EXHUMING THE HISTORY OF FEMINIST MASCULINITY: CONDORCET, 18TH CENTURY RADICAL MALE FEMINIST

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EXHUMING THE HISTORY OF FEMINIST MASCULINITY: CONDORCET, 18TH CENTURY RADICAL MALE FEMINIST Powered By Docstoc
					            CS&M                                                                       Jeff Nalla


             EXHUMING THE HISTORY OF
         FEMINIST MASCULINITY: CONDORCET,
        18TH CENTURY RADICAL MALE FEMINIST
A BSTRACT This work addresses bell hooks’s call for the development of an alternative
to patriarchal masculinity which she calls feminist masculinity. Patriarchal masculinity
has convinced most men and women that the development of different forms of mas‐
culinity goes against our biological nature. Yet there exists a history of men’s experi‐
ences that contradicts this perspective and amounts to, I argue, men’s feminist history.
In particular I argue that the life and work of French philosophe Condorcet constitutes a
historical cornerstone for feminist masculinity. An important implication of this work
is the understanding that gender dissolution is not the only strategy capable of rectify‐
ing gender inequality. Siding with a range of feminist perspectives, from ecofeminism
and Black feminism, I contend that we can accomplish much through a critical recon‐
struction of men and masculinity, including the reevaluation of historic figures such as
Condorcet.
KEYWORDS         NICOLAS DE CONDORCET (1743‐1794), FEMINIST MASCULINITY, WOMEN’S RIGHTS,
ENLIGHTENMENT


     In her work, Feminism is for Everybody, bell hooks writes that men need a
“vision of masculinity where self‐esteem and self‐love of one’s unique being
forms the basis of identity” (2000, p. 70). Today, the dominant form of mas‐
culinity is formed in opposition to femininity (Adams & Coltrane, 2005), val‐
orizes “acts and attitudes of independence, aggression, and sexuality” (Reed,
2005, p. 232), and “teaches men that [men’s] sense of self and identity, their
reason for being, resides in their capacity to dominate others” (hooks, 2000, p.
70). This patriarchal masculine identity promotes the domination “of the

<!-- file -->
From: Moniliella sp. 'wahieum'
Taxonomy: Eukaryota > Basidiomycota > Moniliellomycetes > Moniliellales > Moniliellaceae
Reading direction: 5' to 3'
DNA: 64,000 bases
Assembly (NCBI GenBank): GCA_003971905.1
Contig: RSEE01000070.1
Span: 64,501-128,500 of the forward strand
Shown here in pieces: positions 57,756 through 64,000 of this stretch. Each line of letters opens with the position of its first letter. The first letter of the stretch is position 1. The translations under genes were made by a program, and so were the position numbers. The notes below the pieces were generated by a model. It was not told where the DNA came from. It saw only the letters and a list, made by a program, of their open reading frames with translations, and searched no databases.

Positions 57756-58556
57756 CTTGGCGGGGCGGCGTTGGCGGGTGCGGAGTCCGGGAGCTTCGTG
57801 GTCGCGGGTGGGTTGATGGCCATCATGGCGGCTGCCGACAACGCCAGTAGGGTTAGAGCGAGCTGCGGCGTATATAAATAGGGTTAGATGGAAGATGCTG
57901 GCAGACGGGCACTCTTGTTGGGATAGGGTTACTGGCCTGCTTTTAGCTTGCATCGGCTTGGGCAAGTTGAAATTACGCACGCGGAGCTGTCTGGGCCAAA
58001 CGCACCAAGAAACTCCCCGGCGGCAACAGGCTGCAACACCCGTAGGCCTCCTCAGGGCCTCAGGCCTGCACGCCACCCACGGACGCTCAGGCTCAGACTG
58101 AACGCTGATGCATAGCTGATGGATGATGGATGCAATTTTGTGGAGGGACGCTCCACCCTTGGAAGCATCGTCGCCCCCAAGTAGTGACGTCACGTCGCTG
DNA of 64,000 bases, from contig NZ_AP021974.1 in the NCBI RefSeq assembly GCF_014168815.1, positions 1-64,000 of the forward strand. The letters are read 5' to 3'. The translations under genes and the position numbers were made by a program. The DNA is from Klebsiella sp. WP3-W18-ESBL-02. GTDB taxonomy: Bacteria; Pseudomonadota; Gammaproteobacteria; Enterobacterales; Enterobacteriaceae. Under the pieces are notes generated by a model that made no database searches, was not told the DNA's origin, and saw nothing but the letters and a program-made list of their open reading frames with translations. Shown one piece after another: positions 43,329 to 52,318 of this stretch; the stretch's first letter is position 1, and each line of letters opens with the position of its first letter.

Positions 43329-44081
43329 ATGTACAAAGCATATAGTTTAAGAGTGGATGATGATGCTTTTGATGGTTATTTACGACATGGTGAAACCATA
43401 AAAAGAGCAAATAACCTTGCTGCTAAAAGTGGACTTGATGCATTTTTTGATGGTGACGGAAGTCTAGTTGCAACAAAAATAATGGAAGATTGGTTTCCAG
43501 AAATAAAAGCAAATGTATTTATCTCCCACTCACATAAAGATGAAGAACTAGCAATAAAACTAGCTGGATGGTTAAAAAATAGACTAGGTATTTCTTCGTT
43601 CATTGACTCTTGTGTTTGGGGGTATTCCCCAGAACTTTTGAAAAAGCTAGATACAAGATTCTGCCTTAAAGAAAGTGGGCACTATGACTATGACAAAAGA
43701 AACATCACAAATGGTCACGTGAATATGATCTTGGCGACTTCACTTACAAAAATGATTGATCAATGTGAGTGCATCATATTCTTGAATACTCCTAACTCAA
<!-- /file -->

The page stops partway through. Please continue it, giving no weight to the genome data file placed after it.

planet, of less powerful men, of women and children” (hooks, 2000, p. 70). To
counteract this form of masculinity, hooks calls for the development of an iden‐
tity which does not insist that men retreat from their maleness in order to be‐
come compassionate, humane, loving people. She calls for the development of
a vision of “feminist masculinity” in order to challenge male domination of the
planet, less powerful men, women, and children. Yet hooks laments that such

a
    Florida Atlantic University.

All correspondence regarding this article should be addressed to Jeff Nall, doctoral candidate in
Comparative Studies: Feminism, Gender, and Sexuality at Florida Atlantic University. Email:
jnall2@fau.edu.
CS&M




           CULTURE, SOCIETY & MASCULINITY, VOL. 2, ISSUE 1, PP. 42–61 • HTTP://WWW.MENSSTUDIES.COM
       ISSN 1941‐5583 (PRINT) ISSN 1941‐5591 (ONLINE) • COPYRIGHT 2010 BY THE MEN’S STUDIES PRESS
          CSM.0201.42/$14.00 • DOI: 10.3149/CSM.0201.42 • HTTP://DX.DOI.ORG/10.3149/CSM.0201.42
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                                                 CULTURE, SOCIETY & MASCULINITIES 2
				
DOCUMENT INFO
Description: This work addresses bell hooks's call for the development of an alternative to patriarchal masculinity which she calls feminist masculinity. Patriarchal masculinity has convinced most men and women that the development of different forms of masculinity goes against our biological nature. Yet there exists a history of men's experiences that contradicts this perspective and amounts to, I argue, men's feminist history. In particular I argue that the life and work of French philosophe Condorcet constitutes a historical cornerstone for feminist masculinity. An important implication of this work is the understanding that gender dissolution is not the only strategy capable of rectifying gender inequality. Siding with a range of feminist perspectives, from ecofeminism and Black feminism, I contend that we can accomplish much through a critical reconstruction of men and masculinity, including the reevaluation of historic figures such as Condorcet. [PUBLICATION ABSTRACT]
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